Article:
The Fresh, New and Very White World of Startup Journalism

New journalism looks a lot like old journalism, with white men hiring white men and diversity on the back burner.

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Second: The current debate assumes these cats were simply tripping around in their own ignorance and didn’t know any better. Yet, in all seriousness, one can make the argument that as diverse as the present world is (and will continue to be), they should all know better. Maybe you could convincingly make that argument in 1954 or while happily chewing on Cracker Jacks with the fam while geeked out on The Roy Rogers Show. But, if they’re truly great collectors and purveyors of streaming data, they should have the tenacity and level of curiosity to have their fingers tapped into the obvious world around them.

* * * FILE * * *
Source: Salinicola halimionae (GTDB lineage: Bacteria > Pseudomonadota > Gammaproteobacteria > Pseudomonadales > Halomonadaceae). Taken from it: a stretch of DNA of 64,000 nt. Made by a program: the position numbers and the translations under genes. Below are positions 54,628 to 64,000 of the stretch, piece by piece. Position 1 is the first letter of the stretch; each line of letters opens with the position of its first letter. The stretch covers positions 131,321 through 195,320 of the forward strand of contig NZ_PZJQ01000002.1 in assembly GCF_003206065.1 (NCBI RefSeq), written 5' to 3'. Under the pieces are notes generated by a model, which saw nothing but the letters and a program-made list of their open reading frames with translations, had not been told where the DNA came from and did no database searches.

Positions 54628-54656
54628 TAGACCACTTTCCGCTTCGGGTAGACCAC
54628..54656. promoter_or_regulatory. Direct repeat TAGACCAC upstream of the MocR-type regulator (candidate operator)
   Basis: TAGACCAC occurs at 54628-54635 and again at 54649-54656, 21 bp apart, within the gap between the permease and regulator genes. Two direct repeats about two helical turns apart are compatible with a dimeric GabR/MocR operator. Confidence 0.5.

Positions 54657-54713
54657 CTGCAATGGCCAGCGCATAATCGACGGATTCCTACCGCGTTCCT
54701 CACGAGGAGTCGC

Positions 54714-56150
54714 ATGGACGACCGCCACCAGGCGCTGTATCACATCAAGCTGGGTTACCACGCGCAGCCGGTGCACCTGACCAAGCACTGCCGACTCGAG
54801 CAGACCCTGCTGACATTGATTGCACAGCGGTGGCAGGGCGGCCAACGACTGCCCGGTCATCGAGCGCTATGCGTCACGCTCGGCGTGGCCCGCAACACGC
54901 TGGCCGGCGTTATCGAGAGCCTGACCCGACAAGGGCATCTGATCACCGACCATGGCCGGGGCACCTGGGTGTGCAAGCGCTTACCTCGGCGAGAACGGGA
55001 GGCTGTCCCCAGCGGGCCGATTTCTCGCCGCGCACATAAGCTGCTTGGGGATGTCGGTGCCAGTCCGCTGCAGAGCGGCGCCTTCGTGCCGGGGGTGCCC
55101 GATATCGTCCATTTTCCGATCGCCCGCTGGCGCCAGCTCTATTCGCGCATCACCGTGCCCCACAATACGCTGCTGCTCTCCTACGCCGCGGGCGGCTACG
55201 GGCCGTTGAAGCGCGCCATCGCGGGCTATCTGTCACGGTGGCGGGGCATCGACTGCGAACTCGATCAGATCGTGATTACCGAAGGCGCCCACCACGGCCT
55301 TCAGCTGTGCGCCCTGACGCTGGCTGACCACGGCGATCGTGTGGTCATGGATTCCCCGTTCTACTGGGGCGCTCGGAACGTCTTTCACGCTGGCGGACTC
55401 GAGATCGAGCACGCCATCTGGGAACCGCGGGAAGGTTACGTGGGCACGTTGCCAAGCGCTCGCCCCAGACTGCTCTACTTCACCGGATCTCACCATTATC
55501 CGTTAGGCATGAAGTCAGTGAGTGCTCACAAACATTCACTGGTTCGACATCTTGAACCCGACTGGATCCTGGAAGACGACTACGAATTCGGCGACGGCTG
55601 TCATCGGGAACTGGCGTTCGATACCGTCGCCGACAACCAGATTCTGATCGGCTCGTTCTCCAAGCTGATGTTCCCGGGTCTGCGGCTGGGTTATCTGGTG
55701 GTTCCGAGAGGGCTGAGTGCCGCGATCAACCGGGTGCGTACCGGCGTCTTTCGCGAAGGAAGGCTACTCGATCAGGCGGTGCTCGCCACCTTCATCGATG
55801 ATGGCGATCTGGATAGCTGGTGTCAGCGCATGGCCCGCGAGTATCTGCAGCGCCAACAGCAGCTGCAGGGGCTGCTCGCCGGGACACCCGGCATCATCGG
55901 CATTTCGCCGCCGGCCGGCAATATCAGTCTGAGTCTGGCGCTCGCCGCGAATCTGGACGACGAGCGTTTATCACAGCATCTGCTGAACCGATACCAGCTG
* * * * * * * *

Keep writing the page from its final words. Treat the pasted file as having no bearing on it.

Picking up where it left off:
Understood: It’s like the high school lunch room, where folks can’t help but gravitate to tables with familiar faces. But, that’s not an excuse. Black journalists, commentators and thought leaders—as active and pronounced as that community is—just don’t seem welcome when they should be. Yet, they’re out there, whether they are Andra Gillespie, Jason Johnson, Cornel Belcher or countless others who toil away on these topics as well (and sometimes even better) than the white guys do. Time to cut it out.

Charles D. Ellison is a veteran political strategist and frequent contributor to The Root. He is also Washington correspondent for the Philadelphia Tribune and chief political correspondent for Uptown magazine. Follow him on Twitter.

Charles D. Ellison is a veteran political strategist and regular contributor to The Root. He is also Washington correspondent for the Philadelphia Tribune and chief political correspondent for Uptown magazine. Follow him on Twitter.

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